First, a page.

I was hiking on an Iranian hillside, exploring the ruins of a long-abandoned castle, when I met Masumah and her husband Mohammad. Masumah spoke some English and we got to talking. It didn’t take long before the conversation turned political. What do Canadians think of Iran? Is Mahmoud Ahmadinejad a dictator? Should Iran have nuclear power?
And, similar to every other conversation I had with Iranians, Masumah critiqued Ahmadinejad. She was embarrassed by the things he said and the way he portrayed Iran to the outside world, and she was frustrated with his handling of the Iranian economy. Masumah, however, strongly believed that Iran’s nuclear ambitions should not be thwarted, that it was unjust of the West to impose sanctions and demand that the nuclear program stop.
Western governments have been quick to condemn Iran’s nuclear ambitions. They fear that it seeks nuclear weaponry rather than nuclear power. And they are probably right. There are powerful military forces within Iran that are likely seeking these weapons, in part due to fear, legitimate or not, that the country will come under attack. Iran, after all, is still living with the legacy of the Iran-Iraq War, in which up to one million Iranians died.
Still, I do not think that sanctions are the answer. Iran demonstrated this week that sanctions will not prevent it from developing nuclear power. Meanwhile, the sanctions ostracize a country that is fundamentally important to the policy aims of western governments in the Middle East. Iran borders Afghanistan, Pakistan and Iraq, all countries that are central to western foreign policy, and stands to benefit from increased stability in the region. Iran has also become involved in the Israeli-Palestinian conflict, making it an important player in any peace process for the region.
Every Iranian I talked to had a positive impression of the West. Americans I met who had lived in Iran for years said they had never once been treated badly because of their nationality. Despite their “Death to America” image, most Iranians are very receptive to western people and ideas. There is potential for great connections between the West and the Iranian people. Yet Iranians cannot understand why the West wants to hold them back, why they are being punished for seeking modernity. I was asked frequently why Iran did not have the right to nuclear power while all western countries do. In many ways, sanctions have created an enemy that the government can use to rally support and discredit opposition. Members of the Green Movement, those that protested the controversial elections of last year, have identified the sanctions as a key problem. So, rather than hurt the regime, the sanctions actually increase its authority and power.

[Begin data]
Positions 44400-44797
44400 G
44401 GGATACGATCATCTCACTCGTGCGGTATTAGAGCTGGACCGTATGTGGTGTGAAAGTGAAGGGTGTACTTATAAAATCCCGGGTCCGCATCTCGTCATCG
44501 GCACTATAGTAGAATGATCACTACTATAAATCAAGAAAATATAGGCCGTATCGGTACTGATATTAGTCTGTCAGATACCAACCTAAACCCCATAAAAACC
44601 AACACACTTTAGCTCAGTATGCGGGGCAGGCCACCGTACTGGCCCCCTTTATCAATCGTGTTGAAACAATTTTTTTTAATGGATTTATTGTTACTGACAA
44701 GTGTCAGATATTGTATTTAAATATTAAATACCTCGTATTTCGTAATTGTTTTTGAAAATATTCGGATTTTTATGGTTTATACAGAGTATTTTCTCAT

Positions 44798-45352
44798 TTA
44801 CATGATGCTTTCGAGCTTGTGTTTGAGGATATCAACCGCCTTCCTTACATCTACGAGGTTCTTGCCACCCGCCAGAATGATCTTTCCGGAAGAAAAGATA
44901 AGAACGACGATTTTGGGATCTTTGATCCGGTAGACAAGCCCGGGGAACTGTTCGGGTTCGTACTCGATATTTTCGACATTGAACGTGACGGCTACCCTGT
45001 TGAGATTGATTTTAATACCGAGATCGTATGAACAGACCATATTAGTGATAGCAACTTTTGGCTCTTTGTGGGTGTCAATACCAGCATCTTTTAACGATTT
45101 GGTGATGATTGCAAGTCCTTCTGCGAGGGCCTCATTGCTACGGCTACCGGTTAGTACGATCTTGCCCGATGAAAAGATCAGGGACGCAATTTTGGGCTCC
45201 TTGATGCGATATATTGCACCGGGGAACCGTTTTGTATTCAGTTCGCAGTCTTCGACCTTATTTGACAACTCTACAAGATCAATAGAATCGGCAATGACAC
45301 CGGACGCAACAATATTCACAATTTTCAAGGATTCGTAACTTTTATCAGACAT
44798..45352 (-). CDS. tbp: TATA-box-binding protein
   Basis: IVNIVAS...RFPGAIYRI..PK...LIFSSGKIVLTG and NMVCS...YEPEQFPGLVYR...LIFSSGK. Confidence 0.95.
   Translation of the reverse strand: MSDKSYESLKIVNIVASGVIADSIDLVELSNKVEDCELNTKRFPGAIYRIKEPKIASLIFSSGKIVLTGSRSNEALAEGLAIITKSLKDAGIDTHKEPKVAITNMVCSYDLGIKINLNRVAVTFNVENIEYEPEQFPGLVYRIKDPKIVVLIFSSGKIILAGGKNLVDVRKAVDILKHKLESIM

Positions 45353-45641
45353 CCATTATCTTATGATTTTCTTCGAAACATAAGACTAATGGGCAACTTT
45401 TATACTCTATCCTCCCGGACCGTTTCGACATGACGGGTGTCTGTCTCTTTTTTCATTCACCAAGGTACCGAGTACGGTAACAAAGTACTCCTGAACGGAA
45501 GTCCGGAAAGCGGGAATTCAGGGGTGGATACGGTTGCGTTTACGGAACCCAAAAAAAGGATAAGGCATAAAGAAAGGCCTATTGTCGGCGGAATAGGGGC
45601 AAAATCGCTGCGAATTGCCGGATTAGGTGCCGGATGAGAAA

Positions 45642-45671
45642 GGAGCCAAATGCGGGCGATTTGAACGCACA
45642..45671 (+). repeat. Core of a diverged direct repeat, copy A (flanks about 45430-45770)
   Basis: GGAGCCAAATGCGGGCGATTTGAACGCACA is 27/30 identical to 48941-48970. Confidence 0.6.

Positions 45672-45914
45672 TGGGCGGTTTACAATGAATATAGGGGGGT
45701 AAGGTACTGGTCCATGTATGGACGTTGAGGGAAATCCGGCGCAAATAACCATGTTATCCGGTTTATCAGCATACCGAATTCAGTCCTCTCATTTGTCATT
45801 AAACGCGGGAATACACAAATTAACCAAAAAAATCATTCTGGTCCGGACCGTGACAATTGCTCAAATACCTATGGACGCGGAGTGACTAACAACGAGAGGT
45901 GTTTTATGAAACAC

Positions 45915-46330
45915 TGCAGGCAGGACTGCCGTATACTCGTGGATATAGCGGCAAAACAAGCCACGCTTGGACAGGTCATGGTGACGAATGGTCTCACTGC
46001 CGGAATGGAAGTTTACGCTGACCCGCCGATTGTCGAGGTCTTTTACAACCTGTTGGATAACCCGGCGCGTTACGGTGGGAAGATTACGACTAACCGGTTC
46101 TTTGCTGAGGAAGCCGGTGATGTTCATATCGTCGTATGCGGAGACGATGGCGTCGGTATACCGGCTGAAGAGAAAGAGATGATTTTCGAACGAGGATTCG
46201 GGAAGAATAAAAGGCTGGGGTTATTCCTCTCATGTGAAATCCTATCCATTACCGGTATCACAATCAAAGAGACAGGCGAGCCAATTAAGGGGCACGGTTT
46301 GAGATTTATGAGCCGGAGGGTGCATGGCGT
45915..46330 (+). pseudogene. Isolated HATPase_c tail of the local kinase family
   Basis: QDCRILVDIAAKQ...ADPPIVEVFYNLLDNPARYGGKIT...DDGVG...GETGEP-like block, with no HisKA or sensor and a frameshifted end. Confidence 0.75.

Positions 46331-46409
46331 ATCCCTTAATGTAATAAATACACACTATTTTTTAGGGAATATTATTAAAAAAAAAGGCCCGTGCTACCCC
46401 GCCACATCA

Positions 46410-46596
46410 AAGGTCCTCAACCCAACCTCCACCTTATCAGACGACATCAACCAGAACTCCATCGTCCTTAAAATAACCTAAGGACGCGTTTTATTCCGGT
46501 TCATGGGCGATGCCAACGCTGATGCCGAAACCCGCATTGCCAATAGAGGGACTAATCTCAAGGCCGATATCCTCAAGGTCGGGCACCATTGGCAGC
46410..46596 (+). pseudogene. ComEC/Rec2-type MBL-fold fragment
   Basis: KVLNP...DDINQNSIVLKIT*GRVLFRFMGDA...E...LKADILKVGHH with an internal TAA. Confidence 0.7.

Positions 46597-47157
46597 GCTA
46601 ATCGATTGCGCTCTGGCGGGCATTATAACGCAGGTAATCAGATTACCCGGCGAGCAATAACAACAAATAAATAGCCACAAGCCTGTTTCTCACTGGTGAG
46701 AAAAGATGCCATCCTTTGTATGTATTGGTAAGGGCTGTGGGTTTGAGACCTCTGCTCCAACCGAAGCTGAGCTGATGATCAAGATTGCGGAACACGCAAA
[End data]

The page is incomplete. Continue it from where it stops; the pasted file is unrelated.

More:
I was once told a story by an Iranian who was otherwise quite critical of the government. He said that many years ago the Shah of Iran had considered building a subway system in Tehran. The West was against it and prevented him from implementing his plan. The result has been a century of traffic gridlock. This is how this Iranian viewed the issue of nuclear power; Iran wants to diversify from gas, but the West wants to hold it back and prevent it from achieving its natural, modern ambitions.
There are middle paths that can be taken. An agreement this summer negotiated by Brazil and Turkey with Iran — but promptly rejected by Western governments — demonstrates that there are options, that negotiations can take place and that there are opportunities to provide Iran with the nuclear power that it claims to seek while providing safeguards against weapons development.
By no means do I deny the unsavoury nature of many Iranian government policies and actions. But by offering compromise rather than absolutes, I think that the West can create positive change in the Middle East. Developing key relations with the Iranian government will advance other policy objectives. And by building bridges with the Iranian citizenry, rather than isolating and frustrating them, the West will further its objective of creating a more democratic Iran and a long term ally in the Middle East.
Stefan Epp is a Research Associate at the University of Manitoba, who traveled to Iran in the spring of 2009.